As Wilton Manors begins to roll out a new budget each city department comes under a magnifying glass.
The city is proposing a $40 million budget for the fiscal year 2021-22. The budget gets a first public hearing Sept. 13.
One department getting a lot of attention of late is leisure services. With responsibilities ranging from parks and recreation to library services to childcare, the department has a lot on its plate. During a summer budget workshop, commissioners eliminated a $33,000 proposed parks master plan. Vice Mayor Paul Rolli asked Leisure Services Director Patrick Cann to collect usage data from the department’s programs, facilities and parks.
“My question is: How are we going to deal with this going forward and the answer is not a parks' master plan,” Rolli told Cann. “Right now we’re looking to put the budget on track to get us in a future direction. I’m not going to go down the same road we’ve been down for the last 10 years with any of the departments. We have to change our mindset here.”
Leisure Services has 59 employees on staff, 21 full-time and 38 part-time. The department’s proposed budget for the fiscal year 2021-22 is $3,863,405. The budget has increased 4% in 15 years. Cann is going to bat for his staff, telling the Gazette all positions are being utilized properly.
“Yes, based on the rapid growth of doubling in the number of programs, services and amenities over a 10-year period, the positions have been utilized efficiently,” Cann said. “Also, with the diverse and complex responsibilities including many public works functions with a lot of attention on the cleanliness of the city, especially on Wilton Drive, the Arts and Entertainment District, and at Bus Shelters. With more program support for special events and programming activities, the Leisure Services Department takes on and resolves many community challenges. Especially during emergency conditions such as storms, and more recently COVID-19 — setting up parks and revising the operating policies to ensure public safety while meeting community needs, the Leisure Services Team adapts extremely well to changes.”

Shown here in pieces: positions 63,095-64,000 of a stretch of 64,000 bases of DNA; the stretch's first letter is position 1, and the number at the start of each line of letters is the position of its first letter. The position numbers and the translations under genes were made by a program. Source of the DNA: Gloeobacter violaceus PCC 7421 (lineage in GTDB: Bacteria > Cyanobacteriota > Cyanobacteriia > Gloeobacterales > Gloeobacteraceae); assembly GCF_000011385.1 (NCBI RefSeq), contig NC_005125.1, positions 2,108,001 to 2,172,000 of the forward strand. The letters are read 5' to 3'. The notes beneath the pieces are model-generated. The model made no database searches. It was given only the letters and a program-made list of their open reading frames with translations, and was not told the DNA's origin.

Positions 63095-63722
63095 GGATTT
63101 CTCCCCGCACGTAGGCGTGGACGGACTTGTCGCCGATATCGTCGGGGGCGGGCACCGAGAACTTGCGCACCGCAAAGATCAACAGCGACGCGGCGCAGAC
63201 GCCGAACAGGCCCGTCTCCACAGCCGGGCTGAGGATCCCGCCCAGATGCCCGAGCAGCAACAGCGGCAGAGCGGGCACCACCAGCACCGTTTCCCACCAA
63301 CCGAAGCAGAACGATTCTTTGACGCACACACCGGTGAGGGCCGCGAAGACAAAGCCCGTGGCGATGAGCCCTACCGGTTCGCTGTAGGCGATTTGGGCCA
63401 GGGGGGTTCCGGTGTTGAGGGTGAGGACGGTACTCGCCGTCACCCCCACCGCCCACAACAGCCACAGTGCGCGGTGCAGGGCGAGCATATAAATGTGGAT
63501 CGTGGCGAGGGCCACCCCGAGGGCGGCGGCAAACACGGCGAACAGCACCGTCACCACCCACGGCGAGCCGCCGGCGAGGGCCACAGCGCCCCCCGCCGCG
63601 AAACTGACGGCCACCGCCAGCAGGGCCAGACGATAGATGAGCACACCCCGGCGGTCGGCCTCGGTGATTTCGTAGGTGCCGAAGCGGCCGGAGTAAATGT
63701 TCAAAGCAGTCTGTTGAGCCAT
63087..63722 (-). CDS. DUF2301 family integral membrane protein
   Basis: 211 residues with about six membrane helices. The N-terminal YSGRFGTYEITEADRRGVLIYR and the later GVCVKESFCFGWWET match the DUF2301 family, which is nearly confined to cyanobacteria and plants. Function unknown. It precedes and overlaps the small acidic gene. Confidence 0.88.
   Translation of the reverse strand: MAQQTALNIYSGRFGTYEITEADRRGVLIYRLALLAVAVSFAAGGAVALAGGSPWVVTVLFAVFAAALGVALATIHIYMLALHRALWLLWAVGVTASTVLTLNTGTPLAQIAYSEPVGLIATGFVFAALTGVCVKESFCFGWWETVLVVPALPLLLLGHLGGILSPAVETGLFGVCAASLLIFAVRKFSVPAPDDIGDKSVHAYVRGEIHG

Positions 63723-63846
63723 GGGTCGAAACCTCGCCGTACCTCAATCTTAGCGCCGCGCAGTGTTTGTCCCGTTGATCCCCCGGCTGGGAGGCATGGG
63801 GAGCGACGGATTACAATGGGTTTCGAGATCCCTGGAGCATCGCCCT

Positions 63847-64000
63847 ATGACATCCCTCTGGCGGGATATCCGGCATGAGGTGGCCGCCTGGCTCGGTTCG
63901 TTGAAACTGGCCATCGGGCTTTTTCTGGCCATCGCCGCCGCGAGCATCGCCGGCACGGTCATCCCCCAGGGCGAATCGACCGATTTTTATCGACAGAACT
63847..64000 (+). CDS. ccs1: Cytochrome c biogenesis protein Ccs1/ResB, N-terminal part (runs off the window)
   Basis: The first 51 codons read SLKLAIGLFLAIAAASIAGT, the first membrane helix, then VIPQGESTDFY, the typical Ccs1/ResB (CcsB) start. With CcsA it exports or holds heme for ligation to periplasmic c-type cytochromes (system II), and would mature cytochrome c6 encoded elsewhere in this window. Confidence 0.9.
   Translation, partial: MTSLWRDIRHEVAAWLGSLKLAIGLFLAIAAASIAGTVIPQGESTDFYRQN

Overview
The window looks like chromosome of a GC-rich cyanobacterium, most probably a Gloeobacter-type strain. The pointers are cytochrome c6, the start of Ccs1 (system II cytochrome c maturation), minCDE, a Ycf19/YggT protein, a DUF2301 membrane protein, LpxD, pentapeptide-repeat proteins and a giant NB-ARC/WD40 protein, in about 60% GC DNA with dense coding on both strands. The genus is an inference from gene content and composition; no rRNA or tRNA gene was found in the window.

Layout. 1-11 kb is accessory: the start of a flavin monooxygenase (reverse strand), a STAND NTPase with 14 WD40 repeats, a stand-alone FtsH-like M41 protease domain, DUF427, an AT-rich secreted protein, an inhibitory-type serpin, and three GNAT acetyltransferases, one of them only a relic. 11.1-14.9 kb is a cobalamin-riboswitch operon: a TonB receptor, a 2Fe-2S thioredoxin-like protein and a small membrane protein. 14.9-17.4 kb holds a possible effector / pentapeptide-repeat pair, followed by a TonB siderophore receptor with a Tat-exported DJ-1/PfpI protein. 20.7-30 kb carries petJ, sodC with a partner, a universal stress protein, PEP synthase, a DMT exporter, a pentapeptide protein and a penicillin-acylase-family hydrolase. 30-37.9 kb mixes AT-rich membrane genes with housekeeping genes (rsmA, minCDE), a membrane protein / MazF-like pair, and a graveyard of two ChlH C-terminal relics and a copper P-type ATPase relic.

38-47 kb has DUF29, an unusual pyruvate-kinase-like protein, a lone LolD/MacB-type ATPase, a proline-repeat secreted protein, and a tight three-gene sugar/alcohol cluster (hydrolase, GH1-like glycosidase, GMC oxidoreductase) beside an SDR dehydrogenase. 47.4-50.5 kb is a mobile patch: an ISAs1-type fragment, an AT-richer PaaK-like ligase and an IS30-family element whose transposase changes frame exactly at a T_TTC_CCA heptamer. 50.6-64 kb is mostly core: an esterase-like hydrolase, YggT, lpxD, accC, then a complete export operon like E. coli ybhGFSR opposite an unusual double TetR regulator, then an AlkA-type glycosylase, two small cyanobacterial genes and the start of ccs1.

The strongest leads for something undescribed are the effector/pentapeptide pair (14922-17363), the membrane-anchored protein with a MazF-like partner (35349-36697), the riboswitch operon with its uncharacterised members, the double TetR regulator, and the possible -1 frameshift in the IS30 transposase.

Cann has been out front at commission meetings of late pitching potential land acquisitions. The projects include expanding Colohatchee Park, buying the Kiwanis Club and taking Site 92, a waterfront bird sanctuary, off Broward County’s hands.
Commissioner Mike Bracchi wants the city to consider reducing the required acreage of park space in its comprehensive plan. Currently, Wilton Manors requires 4.25 acres of park space per person. The county standard is 3.0 acres per person.
“I would like to take another look at that,” Bracchi said. “Twenty years ago everything was much different then, nothing was built out. There’s limited opportunity for park space. I think we need to optimize the parks that we have. The playground is still not fixed. We don’t have turf for the dog parks. I think there’s a lot of ways we can spend money to optimize our parks to the fullest rather than trying to add park space that we don’t have the money to do.”
The debate over leisures services has several angles with Mayor Scott Newton pushing pickleball, Commissioner Chris Caputo advocating for more dog parks, Commissioner Gary Resnick asking for clay tennis courts and seemingly universal frustrations over the children’s playground at Hagen Park, which commissioners have dubbed the “tot lot,” that has fallen into disrepair.